As soon as it was light enough we drove to Kings Canyon. This is an absolute must visit, do not even think about missing this! We'd read about the rim walk and um-ed and ah-ed about whether we should / could do it as it's described as challenging and we knew that we'd be arriving around 11am and hiking through the hottest part of the day. We did do it though and the rim walk is exactly as amazing as everyone says it is. The initial climb is kind of brutal but we made it to the top and once you're up there the landscape flattens out a little. 

This really must be one of the most epic landscapes in the world, I feel like this must be what Mars looks like! The circular route is the only one that takes you through rockscapes and through the Garden of Eden which is a gorgeous section full of plants and trees, we even spotted a rock wallaby.

After our Kings Canyon hike we started driving back towards Alice Springs, we planned to drive until around an hour before dusk and then stop at the nearest road house. We made it as far as the Erlunda roadhouse which wasn't ideal as it turned out that they had some kind of dubious kangaroo enclosure there. Unfortunately all of the stops along this road have something to do with animals, whether they're on an emu farm or part of a cattle ranch there's really no way around it, and you can't drive after dark. Despite our annoyance at the animal cruelty it was a lovely evening. We cooked dinner before dark for the first time since leaving Alice Springs and the moon wasn't as bright or high in the sky which meant that we could lay out in our swags looking at the stars before falling asleep.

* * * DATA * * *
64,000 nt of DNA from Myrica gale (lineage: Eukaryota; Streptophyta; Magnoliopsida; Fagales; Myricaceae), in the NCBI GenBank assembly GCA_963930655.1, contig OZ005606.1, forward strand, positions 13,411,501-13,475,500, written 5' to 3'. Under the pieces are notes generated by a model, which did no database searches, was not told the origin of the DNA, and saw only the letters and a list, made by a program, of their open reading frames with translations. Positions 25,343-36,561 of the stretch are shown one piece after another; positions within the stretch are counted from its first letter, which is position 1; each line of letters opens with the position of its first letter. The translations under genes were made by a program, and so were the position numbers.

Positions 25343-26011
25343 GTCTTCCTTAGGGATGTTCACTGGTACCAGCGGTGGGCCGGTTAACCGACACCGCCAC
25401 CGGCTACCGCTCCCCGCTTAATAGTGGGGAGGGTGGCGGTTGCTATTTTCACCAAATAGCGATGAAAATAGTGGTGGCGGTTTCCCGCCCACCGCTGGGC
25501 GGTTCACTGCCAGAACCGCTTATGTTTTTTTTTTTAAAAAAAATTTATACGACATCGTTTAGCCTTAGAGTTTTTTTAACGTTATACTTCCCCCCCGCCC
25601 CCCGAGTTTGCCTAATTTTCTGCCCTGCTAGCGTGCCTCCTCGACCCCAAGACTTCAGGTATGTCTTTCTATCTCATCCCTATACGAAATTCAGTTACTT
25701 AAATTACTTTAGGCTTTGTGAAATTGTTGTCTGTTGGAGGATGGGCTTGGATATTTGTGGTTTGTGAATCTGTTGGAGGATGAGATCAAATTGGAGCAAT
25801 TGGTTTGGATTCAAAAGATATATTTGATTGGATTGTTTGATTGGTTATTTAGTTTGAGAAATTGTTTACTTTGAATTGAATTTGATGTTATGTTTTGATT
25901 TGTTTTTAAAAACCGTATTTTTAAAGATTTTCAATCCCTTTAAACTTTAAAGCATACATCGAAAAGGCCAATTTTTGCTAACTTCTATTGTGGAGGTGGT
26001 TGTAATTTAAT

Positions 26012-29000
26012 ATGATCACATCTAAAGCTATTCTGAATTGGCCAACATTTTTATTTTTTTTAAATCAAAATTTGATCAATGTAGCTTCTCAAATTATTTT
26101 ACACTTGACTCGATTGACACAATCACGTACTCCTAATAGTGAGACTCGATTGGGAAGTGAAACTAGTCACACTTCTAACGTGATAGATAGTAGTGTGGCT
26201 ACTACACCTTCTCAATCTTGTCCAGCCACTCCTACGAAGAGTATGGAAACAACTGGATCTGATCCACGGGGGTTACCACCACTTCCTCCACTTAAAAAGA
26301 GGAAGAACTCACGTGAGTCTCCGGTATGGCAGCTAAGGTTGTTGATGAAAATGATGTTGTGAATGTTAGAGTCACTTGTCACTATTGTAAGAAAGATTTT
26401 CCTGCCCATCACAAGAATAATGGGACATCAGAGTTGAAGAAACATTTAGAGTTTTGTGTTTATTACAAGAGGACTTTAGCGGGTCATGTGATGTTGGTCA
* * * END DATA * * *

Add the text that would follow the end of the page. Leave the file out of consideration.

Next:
Day Five

We woke up around sunrise and enjoyed lying in our swags and warming up as the sun rose before packing up our things. Once we were up we had time for a leisurely breakfast before driving to Alice Springs, returning the rental car, and hopping on to a shuttle bus to the airport to catch our flight back to Sydney.

Nick and I took this trip in late winter and I would highly recommend that time of year. It was a little chilly at night but the daytime temperatures were perfect, I couldn't have handled most of the walking we did in hotter temperatures and in summer some of the trails are closed because it's just too hot.

I hope that this post helps you plan your Uluru adventure, don't be scared to go on your own, you get so much more freedom this way and you'll get to spend far more time exploring that you would on most tours.

No comments:

Post a Comment

Talk to me!